Saturday, 27 July 2013

Words we should adopt

In a month or so, my good friend and boss John Lloyd, and co-author Jon Canter, will see their new book published. It's called Afterliff  and it's a 30th anniversary follow up to John's and Douglas Adams' magnificent 1983 volume The Meaning of Liff. The 'liff' books are based upon a simple premise, explained here by the authors:

'In Life (and indeed in Liff), there are many hundreds of common experiences, feelings, situations and even objects which we all know and recognise, but for which no words exist. On the other hand, the world is littered with thousands of spare words which spend their time doing nothing but loafing about on signposts pointing at places. Our job, as wee see it, is to get these words down off the signposts and into the mouths of babes and sucklings and so on, where they can start earning their keep in everyday conversation and make a more positive contribution to society.'

The result was that John and Douglas gave us words like:

Brumby (n.) The fake antique plastic seal on a pretentious whisky bottle.

Detchant (n.) That part of a hymn (usually a few notes at the end of a verse) where the tune goes so high or low that you suddenly have to change octaves to accommodate it.

Lusby (n.) The fold of flesh pushing forward over the top of a bra which is too small for the lady inside it.

Sidcup (n.) One of those hats made from tying knots in the corners of a handkerchief.

...and so many more. Do seek both books out immediately.

But there have always been situations for which English has no single word and so we've sensibly borrowed them from other languages. Here are a few more that I believe we should add to our lexicon:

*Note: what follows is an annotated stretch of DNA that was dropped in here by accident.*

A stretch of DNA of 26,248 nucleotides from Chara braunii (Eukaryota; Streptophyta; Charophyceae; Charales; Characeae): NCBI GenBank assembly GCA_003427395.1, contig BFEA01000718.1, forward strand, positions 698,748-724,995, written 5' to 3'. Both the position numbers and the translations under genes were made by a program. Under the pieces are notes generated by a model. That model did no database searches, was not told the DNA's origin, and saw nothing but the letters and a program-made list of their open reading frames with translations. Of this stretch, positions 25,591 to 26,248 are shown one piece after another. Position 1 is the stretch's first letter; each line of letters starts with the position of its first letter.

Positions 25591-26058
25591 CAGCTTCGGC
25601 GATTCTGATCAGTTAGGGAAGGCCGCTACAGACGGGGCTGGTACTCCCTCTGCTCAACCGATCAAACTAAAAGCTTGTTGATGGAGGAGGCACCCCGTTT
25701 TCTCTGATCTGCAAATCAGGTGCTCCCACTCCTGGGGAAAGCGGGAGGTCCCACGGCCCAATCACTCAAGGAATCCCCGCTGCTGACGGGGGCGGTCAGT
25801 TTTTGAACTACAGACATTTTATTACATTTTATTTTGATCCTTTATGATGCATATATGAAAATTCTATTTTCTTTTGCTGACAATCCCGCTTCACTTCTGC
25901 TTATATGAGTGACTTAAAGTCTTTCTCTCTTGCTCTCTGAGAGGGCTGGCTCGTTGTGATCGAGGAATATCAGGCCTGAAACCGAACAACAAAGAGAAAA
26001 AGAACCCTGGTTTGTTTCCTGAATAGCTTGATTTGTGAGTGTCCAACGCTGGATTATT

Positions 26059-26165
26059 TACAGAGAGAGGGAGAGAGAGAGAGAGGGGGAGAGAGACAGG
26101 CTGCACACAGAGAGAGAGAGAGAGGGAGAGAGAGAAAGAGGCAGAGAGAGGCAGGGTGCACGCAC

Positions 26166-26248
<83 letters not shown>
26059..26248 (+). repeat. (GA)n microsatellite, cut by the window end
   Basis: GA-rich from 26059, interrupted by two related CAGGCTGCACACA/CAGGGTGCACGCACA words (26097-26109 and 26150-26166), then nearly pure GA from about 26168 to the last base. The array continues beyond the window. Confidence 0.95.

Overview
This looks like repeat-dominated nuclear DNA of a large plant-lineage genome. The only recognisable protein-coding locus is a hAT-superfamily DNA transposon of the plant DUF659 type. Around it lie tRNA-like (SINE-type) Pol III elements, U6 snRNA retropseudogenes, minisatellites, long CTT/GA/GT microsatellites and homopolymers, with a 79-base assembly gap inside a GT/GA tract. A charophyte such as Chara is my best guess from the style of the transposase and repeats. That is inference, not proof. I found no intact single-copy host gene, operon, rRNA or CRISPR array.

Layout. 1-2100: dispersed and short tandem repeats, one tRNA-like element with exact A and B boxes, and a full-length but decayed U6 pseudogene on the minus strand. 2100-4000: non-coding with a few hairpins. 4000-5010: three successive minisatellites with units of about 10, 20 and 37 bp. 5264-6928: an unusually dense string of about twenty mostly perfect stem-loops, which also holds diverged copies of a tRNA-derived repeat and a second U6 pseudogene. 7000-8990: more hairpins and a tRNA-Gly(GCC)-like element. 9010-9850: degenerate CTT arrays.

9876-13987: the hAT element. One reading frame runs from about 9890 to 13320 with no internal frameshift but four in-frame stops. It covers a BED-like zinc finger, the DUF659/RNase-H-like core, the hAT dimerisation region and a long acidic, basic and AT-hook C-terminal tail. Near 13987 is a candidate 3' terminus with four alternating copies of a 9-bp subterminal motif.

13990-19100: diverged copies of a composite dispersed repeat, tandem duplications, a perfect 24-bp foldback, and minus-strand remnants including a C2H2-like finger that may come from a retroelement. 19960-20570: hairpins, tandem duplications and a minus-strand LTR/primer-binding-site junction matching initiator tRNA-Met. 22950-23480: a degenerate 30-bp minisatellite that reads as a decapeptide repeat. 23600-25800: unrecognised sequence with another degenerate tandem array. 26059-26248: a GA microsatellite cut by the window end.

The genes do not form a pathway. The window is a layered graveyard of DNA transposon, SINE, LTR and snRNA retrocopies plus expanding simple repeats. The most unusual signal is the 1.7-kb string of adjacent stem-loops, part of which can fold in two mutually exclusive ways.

Age-otori (Japan): To look worse after a haircut

Arigata-meiwaku (Japan): An act someone does for you that you didn’t want to have them do and tried to avoid having them do, but they went ahead anyway, determined to do you a favour, and then things went wrong and caused you a lot of trouble, yet in the end social conventions required you to express gratitude

Backpfeifengesicht (Germany): A face badly in need of a fist

Gigil (Phillipines): The urge to pinch or squeeze something that is unbearably cute

Ilunga (Congo): A person who is ready to forgive any abuse for the first time, to tolerate it a second time, but never a third time

L’esprit de l’escalier (France): usually translated as “staircase wit,” is the act of thinking of a clever comeback when it is too late to deliver it

Pena ajena (Mexico): The embarrassment you feel watching someone else’s humiliation

Tatemae and Honne (Japan): What you pretend to believe and what you actually believe, respectively

Tingo (Easter Island): to borrow objects one by one from a neighbour’s house until there is nothing left

Waldeinsamkeit (Germany): The feeling of being alone in the woods

Yoko meshi (Japan): literally ‘a meal eaten sideways,’ referring to the peculiar stress induced by speaking a foreign language.

You can find many more in Adam Jacot de Boinod's excellent book The Meaning of Tingo.

1 comment:

  1. My favourite one from Meaning Of Liff was - Dogdyke (vb.) Of dog-owners, to adopt the absurd pretence that the animal shitting in the gutter is nothing to do with them.